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The Park of Adelaide’s First Playground

Blue Gum Park / Kurangga (Park 20)

Did you know that the Kaurna translation of Kurangga is blue gum place?

photo-icon Glover Children's Playground, State Library of South Australia, B 4592, circa 1927
photo-icon Glover Children's Playground, State Library of South Australia, HP0454B, circa 1918
photo-icon Glover Children's Playground, State Library of South Australia, HP0454C, circa 1918
photo-icon Glover Children's Playground South Terrace Adelaide [hand coloured plan print], City of Adelaide Archives, 4785ITEM0027, circa 1921
photo-icon Charles Richmond John Glover

The Kaurna people are the Traditional Owners and Custodians of the Adelaide Plains. The Kaurna language was last spoken on a daily basis in the 1860s, but it has been revived in recent times. While the original eucalyptus trees in this park were cut down for fire wood, blue gums have been planted here and in other parks in the Adelaide Park Lands.

Today this park is known as the home of the Glover Playground South Terrace. It was the first playground opened in the City of Adelaide. It's hard to believe that playgrounds did not exist in the early 1900s when the concept of playgrounds was unfamiliar. In the wake of the Industrial Revolution, cities grew rapidly and often living and working environments were unattractive areas, with nowhere for children to play. The playgrounds in the Park Lands responded to this need.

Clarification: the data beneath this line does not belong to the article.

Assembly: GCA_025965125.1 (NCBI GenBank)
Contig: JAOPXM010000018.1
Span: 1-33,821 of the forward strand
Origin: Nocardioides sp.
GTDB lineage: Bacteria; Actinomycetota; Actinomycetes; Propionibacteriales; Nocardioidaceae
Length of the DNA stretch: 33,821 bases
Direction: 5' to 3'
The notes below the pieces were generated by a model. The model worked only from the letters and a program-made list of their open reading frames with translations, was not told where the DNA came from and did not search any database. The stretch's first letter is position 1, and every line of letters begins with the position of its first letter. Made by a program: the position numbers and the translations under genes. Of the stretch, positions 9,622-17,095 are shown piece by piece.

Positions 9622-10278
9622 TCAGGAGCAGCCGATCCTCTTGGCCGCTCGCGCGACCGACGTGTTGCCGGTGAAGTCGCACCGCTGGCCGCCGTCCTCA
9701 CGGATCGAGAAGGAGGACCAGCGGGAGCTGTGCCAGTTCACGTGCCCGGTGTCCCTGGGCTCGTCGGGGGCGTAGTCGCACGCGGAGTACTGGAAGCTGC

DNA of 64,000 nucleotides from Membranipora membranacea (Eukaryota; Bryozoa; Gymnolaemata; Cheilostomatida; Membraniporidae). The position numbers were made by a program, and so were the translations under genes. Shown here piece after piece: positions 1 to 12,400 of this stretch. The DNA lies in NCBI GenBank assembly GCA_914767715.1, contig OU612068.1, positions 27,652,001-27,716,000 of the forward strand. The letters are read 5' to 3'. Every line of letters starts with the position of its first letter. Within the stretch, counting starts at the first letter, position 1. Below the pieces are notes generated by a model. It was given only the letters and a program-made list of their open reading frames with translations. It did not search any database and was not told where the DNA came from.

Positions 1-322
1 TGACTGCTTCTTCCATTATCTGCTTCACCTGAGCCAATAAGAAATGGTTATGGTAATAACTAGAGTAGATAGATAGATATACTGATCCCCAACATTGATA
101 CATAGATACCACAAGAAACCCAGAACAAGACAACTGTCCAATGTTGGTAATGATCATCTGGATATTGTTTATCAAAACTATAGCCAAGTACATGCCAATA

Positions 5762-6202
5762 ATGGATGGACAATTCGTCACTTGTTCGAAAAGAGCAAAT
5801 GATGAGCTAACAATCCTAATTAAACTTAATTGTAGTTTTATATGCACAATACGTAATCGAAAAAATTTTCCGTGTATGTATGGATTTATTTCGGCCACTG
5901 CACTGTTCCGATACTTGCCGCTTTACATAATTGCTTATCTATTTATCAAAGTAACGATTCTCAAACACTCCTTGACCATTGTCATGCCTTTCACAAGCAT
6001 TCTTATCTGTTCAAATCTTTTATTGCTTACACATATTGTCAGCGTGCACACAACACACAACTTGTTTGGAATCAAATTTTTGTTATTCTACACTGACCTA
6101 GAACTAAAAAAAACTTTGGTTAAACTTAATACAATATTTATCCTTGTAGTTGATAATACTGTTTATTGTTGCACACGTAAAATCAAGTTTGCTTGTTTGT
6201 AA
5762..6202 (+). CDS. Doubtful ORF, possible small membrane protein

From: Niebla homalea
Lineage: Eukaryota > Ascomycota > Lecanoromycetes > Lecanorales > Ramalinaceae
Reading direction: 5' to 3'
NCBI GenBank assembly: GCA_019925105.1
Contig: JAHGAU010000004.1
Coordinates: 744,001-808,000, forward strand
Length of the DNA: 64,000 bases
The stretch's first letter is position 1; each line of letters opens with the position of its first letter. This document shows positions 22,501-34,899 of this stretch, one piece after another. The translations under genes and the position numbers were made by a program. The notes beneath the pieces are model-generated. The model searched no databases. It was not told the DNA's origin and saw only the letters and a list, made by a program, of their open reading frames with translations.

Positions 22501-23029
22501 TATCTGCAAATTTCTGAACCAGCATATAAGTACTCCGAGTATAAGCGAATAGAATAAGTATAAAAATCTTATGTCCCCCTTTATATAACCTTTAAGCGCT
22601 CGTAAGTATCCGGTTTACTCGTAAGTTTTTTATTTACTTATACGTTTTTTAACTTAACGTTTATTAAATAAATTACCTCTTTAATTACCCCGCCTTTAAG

The playground concept was introduced to South Australia through a group of people influenced by social reform, the Garden City movement and town planning. Adelaide's Mayor Charles R J Glover (1870-1936), later Lord Mayor, was passionate about the need for playgrounds, in 1918, he decided that funds which had been set aside for the Mayor's annual ball, which was considered inappropriate in a time of war, would be better used to 'promote the happiness and well-being of the children of the city'. The funds were used for this playground.

The playground shelter shed accommodated a supervisor to watch over the children at plat. The success of this playground let to imitations around Australia. Glover himself funded two further playgrounds, on East Terrace and Lefevre Terrace in North Adelaide. All are named after him.

City of Adelaide acknowledges the traditional Country of the Kaurna people of the Adelaide Plains and pays respect to Elders past and present. We recognise and respect their cultural heritage, beliefs and relationship with the land. We acknowledge that they are of continuing importance to the Kaurna people living today. We also extend that respect to other Aboriginal Language Groups and other First Nations.

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